Project description:A cDNA expression library of Clonorchis sinensis adult worm was constructed, and screened out immunologically. One clone, pBCs31, was selected in view of its predominant reactivity with an experimentally infected rabbit serum. Recombinant C. sinensis antigen with 28 kDa as a beta-galactosidase fusion protein produced in Escherichia coli was identified by immunoblot analysis. The cloned gene was composed of 16 copies of a 30 base pair repeat and an additional 320 bases. The deduced amino acid sequence of the tandem repeat was AQPPKSGDGG. On RNA slot blot analysis. C. sinensis adult worm RNA showed a positive reaction with the cloned gene. Enzyme-linked immunosorbent assay using a purified recombinant antigen of pBCs31 showed high specificity for diagnosis of clonorchiasis.
Project description:Clonorchis sinensis is a group-I bio-carcinogen for cholangiocarcinoma (CCA). Although the epidemiological evidence links clonorchiasis and CCA, the underlying molecular mechanism involved in this process is poorly understood. In the present study, we investigated expression of oncogenes and tumor suppressors, including PSMD10, CDK4, p53 and RB in C. sinensis induced hamster CCA model.Different histochemical/immunohistochemical techniques were performed to detect CCA in 4 groups of hamsters: uninfected control (Ctrl.), infected with C. sinensis (Cs), ingested N-nitrosodimethylamine (NDMA), and both Cs infected and NDMA introduced (Cs+NDMA). The liver tissues from all groups were analyzed for gene/protein expressions by quantitative PCR (qPCR) and western blotting.CCA was observed in all hamsters of Cs+NDMA group with well, moderate, and poorly differentiated types measured in 21.8% ± 1.5%, 13.3% ± 1.3%, and 10.8% ± 1.3% of total tissue section areas respectively. All CCA differentiations progressed in a time dependent manner, starting from the 8th week of infection. CCA stroma was characterized with increased collagen type I, mucin, and proliferative cell nuclear antigen (PCNA). The qPCR analysis showed PSMD10, CDK4 and p16INK4 were over-expressed, whereas p53 was under-expressed in the Cs+NDMA group. We observed no change in RB1 at mRNA level but found significant down-regulation of RB protein. The apoptosis related genes, BAX and caspase 9 were found downregulated in the CCA tissue. Gene/protein expressions were matched well with the pathological changes of different groups except the NDMA group. Though the hamsters in the NDMA group showed no marked pathological lesions, we observed over-expression of Akt/PKB and p53 genes proposing molecular interplay in this group which might be related to the CCA initiation in this animal model.The present findings suggest that oncogenes, PSMD10 and CDK4, and tumor suppressors, p53 and RB, are involved in the carcinogenesis process of C. sinensis induced CCA in hamsters.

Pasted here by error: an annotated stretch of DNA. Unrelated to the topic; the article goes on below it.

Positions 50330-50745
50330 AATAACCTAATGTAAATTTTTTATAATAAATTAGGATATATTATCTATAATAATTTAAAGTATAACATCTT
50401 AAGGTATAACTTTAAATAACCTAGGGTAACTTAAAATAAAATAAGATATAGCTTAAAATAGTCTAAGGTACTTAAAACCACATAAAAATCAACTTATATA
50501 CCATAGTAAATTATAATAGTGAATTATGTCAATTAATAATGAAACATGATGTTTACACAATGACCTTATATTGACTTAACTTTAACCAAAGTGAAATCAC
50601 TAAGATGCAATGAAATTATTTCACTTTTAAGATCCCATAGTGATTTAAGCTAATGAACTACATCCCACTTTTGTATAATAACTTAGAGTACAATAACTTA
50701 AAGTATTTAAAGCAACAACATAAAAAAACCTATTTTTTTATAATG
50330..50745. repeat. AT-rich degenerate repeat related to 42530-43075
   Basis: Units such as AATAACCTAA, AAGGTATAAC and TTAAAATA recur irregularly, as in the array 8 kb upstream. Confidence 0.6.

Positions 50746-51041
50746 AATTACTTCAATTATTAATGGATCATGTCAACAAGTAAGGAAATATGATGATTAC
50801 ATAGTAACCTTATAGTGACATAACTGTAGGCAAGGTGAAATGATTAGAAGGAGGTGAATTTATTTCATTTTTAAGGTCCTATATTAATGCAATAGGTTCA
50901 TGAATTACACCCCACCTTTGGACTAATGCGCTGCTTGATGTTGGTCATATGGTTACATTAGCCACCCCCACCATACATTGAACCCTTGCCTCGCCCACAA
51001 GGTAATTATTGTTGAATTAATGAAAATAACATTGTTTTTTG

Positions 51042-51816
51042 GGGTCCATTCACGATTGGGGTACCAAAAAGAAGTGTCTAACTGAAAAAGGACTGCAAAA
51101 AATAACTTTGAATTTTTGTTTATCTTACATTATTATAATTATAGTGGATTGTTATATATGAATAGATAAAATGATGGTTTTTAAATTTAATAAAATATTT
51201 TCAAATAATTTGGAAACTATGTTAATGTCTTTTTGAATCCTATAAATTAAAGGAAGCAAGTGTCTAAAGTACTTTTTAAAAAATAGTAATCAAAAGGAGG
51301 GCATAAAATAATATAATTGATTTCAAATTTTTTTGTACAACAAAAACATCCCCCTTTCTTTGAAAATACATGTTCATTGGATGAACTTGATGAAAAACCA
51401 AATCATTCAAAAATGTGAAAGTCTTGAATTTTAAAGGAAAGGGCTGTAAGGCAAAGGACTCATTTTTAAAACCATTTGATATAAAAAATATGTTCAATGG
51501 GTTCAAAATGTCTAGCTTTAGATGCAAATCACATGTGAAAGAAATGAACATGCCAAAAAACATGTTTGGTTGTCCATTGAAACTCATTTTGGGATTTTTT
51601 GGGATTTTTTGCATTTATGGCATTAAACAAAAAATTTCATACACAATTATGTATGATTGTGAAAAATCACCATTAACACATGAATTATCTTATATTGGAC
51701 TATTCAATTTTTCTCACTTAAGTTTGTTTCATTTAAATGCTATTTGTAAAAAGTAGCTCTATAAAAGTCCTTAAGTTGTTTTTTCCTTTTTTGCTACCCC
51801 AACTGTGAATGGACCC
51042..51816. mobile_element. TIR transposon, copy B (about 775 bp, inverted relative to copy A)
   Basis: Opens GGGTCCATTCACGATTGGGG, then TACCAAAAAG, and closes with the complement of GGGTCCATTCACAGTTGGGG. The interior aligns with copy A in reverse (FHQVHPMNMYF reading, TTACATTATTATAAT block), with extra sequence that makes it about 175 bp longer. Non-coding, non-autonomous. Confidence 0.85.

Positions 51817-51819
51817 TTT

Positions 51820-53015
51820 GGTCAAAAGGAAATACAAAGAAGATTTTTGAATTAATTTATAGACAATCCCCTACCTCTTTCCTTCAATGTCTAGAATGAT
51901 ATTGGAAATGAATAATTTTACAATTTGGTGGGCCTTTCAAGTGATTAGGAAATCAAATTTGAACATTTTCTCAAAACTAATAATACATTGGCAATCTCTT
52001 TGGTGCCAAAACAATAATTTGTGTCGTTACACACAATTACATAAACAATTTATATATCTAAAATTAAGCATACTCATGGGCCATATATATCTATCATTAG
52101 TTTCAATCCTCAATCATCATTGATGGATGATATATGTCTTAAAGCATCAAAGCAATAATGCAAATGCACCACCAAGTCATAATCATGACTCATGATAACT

Project description:We produced a recombinant cysteine proteinase of Clonorchis sinensis and tested its value as an antigen for serologic diagnosis of C. sinensis infections. The predicted amino acid sequence of the cysteine proteinase of C. sinensis was 58, 48, and 40% identical to those of cathepsin L cysteine proteinases from Paragonimus westermani, Schistosoma japonicum, and Fasciola hepatica, respectively. Western blotting analysis showed that sera from patients infected with C. sinensis strongly reacted with the recombinant protein and that sera from patients infected with S. japonicum weakly reacted with the recombinant protein. Antibody against the recombinant protein stained proteins migrating at about 37 and 28 kDa in C. sinensis adult worm crude extracts. Immunostaining revealed that the cysteine proteinase of C. sinensis was located in the intestinal epithelial cells of the adult parasite and in intrauterine eggs. The specificity and sensitivity of the recombinant antigen or C. sinensis adult worm crude extracts were assessed by an enzyme-linked immunosorbent assay (ELISA) using serum samples from humans infected with different parasites, including 50 patients with clonorchiasis, and negative controls. The sensitivities of the ELISA with the recombinant antigen and C. sinensis adult worm crude extracts were 96 and 88%, respectively. The specificities of the ELISA with the recombinant antigen and C. sinensis adult worm crude extracts were 96.2 and 100%, respectively. The results suggested that the recombinant cysteine proteinase-based ELISA could provide a highly sensitive and specific assay for diagnosis of clonorchiasis.